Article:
Design Elements of a Greeting Card

What should you put on the back of greeting card, anyway?

A greeting card is generally a simple document—a piece of folded paper with text or images on the front and a message inside. Although there are variations, most greeting cards follow a typical layout. With a top or side fold, there's a front, an inside spread (usually only half), and a back.

Smiling woman reading a greeting card
Getty Images/Weekend Images Inc.


The cover or front of the card may be a photo, text only, or a combination of text and images. The front of the card is what initially grabs attention and sets the tone (funny, serious, romantic, playful) for the card.

Inside Message

Some greeting cards are blank inside, and you write a personal message. Others might proclaim "Happy Birthday" or "Season's Greetings!" There could be a poem, quotation, or the punchline of a joke that began on the front. The inside of the card might repeat graphics from the front or have other images. The inside message typically appears on the right-hand side of the open side-fold card with the left side blank. On a top-fold card, the interior content generally is on the bottom panel.

  • Additional Inside Panels. Rather than the standard folded card with a front cover and message inside, some greeting cards incorporate multiple panels folded like a tri-fold brochure. They might have accordion folds or gatefolds to accommodate more text and images.
  • Additional Inside Pages. Some greeting cards can be like small booklets to present an extended message or tell a story. Some greeting cards are made with computer software and printed on letter-size paper folded to create a quarter-fold card so that all printing is on one side of the unfolded sheet of paper.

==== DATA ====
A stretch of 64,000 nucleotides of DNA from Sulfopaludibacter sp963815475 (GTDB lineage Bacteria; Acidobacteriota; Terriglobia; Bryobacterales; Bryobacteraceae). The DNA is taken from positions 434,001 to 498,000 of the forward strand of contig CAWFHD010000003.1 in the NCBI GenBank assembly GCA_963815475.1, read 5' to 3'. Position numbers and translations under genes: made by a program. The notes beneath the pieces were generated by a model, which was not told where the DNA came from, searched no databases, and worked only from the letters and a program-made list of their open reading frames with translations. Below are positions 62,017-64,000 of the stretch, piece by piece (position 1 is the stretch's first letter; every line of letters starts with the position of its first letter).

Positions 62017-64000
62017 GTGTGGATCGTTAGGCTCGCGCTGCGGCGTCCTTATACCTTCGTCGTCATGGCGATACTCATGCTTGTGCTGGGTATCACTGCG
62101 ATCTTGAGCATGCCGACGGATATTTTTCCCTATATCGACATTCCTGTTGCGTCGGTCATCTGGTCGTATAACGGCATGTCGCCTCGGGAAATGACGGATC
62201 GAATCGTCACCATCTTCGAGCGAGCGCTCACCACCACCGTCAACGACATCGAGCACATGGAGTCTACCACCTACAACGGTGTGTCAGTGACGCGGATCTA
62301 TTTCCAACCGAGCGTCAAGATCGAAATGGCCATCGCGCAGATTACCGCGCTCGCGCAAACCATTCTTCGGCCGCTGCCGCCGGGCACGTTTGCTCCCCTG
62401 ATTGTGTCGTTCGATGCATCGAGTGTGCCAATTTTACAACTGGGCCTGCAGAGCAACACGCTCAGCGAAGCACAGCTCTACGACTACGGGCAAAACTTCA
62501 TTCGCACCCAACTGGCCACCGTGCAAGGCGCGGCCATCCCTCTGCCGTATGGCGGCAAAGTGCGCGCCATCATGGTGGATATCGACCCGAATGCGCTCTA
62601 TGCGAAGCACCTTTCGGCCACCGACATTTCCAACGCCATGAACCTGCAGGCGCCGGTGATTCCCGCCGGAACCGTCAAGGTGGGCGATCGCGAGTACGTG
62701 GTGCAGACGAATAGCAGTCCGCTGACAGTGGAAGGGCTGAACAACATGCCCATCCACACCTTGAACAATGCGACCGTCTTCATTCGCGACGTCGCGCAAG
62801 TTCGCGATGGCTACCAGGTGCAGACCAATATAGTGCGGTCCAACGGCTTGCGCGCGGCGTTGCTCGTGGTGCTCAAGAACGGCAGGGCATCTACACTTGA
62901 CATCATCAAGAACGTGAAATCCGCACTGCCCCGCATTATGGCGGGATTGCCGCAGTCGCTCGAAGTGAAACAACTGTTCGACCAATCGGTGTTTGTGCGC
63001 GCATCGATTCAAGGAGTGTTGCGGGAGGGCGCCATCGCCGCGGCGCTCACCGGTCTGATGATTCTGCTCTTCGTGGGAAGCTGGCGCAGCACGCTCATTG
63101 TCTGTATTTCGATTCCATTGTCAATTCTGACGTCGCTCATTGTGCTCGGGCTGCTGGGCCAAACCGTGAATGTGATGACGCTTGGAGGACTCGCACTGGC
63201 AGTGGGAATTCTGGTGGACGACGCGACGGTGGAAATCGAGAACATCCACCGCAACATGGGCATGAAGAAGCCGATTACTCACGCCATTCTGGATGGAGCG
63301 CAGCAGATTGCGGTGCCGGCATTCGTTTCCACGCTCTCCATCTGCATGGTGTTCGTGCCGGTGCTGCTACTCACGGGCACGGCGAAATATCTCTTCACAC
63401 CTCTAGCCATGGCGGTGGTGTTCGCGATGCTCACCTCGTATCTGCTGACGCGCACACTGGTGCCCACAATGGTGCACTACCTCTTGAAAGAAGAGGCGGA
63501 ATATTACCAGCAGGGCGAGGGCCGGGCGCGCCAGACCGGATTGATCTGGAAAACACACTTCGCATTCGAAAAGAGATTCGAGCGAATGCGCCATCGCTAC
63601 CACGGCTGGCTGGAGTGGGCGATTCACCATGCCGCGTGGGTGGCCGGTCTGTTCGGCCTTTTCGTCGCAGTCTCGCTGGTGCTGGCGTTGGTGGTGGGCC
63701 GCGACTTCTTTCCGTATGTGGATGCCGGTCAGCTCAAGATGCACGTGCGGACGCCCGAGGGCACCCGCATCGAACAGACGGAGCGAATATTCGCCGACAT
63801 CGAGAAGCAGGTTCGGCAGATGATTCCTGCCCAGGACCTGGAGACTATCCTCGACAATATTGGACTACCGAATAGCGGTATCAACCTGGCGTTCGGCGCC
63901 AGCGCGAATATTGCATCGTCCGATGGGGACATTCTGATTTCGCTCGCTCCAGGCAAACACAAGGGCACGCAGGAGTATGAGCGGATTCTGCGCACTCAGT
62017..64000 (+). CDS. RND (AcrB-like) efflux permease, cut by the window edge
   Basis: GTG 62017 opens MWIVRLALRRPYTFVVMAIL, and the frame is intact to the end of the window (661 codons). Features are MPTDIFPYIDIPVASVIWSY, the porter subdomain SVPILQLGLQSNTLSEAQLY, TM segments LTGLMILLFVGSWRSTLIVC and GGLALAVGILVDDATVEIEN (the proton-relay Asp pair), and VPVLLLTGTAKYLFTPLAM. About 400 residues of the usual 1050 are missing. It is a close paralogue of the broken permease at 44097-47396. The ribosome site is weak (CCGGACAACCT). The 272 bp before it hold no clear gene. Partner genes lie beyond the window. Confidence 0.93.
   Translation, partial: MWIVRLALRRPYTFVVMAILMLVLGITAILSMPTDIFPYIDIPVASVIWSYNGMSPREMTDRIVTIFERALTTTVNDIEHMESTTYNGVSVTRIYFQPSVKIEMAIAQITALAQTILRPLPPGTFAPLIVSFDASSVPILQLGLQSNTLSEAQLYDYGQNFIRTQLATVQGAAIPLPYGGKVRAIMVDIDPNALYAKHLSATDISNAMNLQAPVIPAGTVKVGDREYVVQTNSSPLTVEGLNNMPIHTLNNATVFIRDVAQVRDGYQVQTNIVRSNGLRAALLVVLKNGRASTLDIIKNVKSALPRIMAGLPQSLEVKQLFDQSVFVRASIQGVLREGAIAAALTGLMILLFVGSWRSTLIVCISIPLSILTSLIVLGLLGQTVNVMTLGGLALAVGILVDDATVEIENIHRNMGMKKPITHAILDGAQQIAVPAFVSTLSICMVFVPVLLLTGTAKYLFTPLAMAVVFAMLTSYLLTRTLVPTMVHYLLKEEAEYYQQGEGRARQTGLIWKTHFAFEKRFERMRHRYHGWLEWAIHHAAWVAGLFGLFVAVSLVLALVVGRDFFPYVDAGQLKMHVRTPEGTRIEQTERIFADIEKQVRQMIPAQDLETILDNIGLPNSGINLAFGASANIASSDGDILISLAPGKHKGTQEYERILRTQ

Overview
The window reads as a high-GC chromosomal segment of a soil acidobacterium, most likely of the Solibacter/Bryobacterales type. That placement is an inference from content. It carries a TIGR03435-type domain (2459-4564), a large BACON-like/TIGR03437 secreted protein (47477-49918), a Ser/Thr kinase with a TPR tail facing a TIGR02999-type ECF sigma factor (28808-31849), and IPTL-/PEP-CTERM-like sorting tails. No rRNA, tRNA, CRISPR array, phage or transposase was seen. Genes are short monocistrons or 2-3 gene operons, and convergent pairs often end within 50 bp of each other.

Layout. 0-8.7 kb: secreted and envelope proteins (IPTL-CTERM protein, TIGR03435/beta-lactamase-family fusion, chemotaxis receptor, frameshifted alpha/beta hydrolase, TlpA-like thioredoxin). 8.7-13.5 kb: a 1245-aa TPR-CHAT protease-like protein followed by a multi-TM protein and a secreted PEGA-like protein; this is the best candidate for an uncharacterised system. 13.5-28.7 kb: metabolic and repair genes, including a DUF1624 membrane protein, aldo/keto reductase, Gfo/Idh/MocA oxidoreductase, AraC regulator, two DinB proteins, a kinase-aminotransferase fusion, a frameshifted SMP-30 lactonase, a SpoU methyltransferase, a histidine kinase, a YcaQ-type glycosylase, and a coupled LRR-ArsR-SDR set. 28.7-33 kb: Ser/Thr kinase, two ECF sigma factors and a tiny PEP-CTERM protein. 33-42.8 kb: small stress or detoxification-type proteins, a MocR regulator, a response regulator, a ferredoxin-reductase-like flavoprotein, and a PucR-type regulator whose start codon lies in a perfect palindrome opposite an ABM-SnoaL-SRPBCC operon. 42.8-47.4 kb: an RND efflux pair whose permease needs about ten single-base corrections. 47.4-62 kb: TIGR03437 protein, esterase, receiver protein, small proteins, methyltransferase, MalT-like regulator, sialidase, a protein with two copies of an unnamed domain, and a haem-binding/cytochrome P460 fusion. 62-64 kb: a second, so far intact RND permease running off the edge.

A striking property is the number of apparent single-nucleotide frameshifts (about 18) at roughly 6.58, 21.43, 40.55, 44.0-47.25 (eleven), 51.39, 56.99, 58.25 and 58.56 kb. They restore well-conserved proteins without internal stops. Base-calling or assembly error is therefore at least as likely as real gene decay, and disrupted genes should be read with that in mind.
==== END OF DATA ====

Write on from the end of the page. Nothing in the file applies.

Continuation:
On commercially-produced greeting cards, the back of the card is where you'll find the name of the greeting card company, logo, copyright notice, and contact information. When making your own greeting cards, you might want to include your name and date or a personal stamp or logo. It could also be left blank.

Optional Parts

  • Flaps/Windows. Greeting cards of any size may have die-cut windows with or without flaps that conceal/reveal portions of the inside of the card.
  • Pop-Ups/Tabs. Some greeting cards might have pop-up elements or tabs that the recipient pulls to reveal a message or cause parts of the card to move.
  • Embellishments. Greeting cards created by hand or on the computer might have ribbon, charms, glitter, or other items that aren't part of the paper card.
  • Sound. Some cards incorporate sound using a built-in mechanism that plays music or speaks when the recipient opens the card.
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